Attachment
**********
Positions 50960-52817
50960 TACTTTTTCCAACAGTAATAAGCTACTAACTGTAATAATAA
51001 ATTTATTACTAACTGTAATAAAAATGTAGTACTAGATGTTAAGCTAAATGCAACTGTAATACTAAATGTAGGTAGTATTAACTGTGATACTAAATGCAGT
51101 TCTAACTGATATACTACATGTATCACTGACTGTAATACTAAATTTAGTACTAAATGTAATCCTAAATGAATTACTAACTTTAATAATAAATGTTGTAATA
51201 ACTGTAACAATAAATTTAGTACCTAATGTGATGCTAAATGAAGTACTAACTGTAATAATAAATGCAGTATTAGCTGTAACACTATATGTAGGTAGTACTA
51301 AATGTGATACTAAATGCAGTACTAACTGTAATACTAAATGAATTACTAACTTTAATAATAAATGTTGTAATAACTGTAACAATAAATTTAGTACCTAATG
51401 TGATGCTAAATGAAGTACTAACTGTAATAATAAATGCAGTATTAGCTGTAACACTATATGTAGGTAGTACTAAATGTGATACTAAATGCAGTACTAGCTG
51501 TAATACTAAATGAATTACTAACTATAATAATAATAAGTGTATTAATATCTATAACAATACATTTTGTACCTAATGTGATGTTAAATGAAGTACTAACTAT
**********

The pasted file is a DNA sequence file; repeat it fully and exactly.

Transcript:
Positions 50960-52817
50960 TACTTTTTCCAACAGTAATAAGCTACTAACTGTAATAATAA
51001 ATTTATTACTAACTGTAATAAAAATGTAGTACTAGATGTTAAGCTAAATGCAACTGTAATACTAAATGTAGGTAGTATTAACTGTGATACTAAATGCAGT
51101 TCTAACTGATATACTACATGTATCACTGACTGTAATACTAAATTTAGTACTAAATGTAATCCTAAATGAATTACTAACTTTAATAATAAATGTTGTAATA
51201 ACTGTAACAATAAATTTAGTACCTAATGTGATGCTAAATGAAGTACTAACTGTAATAATAAATGCAGTATTAGCTGTAACACTATATGTAGGTAGTACTA
51301 AATGTGATACTAAATGCAGTACTAACTGTAATACTAAATGAATTACTAACTTTAATAATAAATGTTGTAATAACTGTAACAATAAATTTAGTACCTAATG
51401 TGATGCTAAATGAAGTACTAACTGTAATAATAAATGCAGTATTAGCTGTAACACTATATGTAGGTAGTACTAAATGTGATACTAAATGCAGTACTAGCTG
51501 TAATACTAAATGAATTACTAACTATAATAATAATAAGTGTATTAATATCTATAACAATACATTTTGTACCTAATGTGATGTTAAATGAAGTACTAACTAT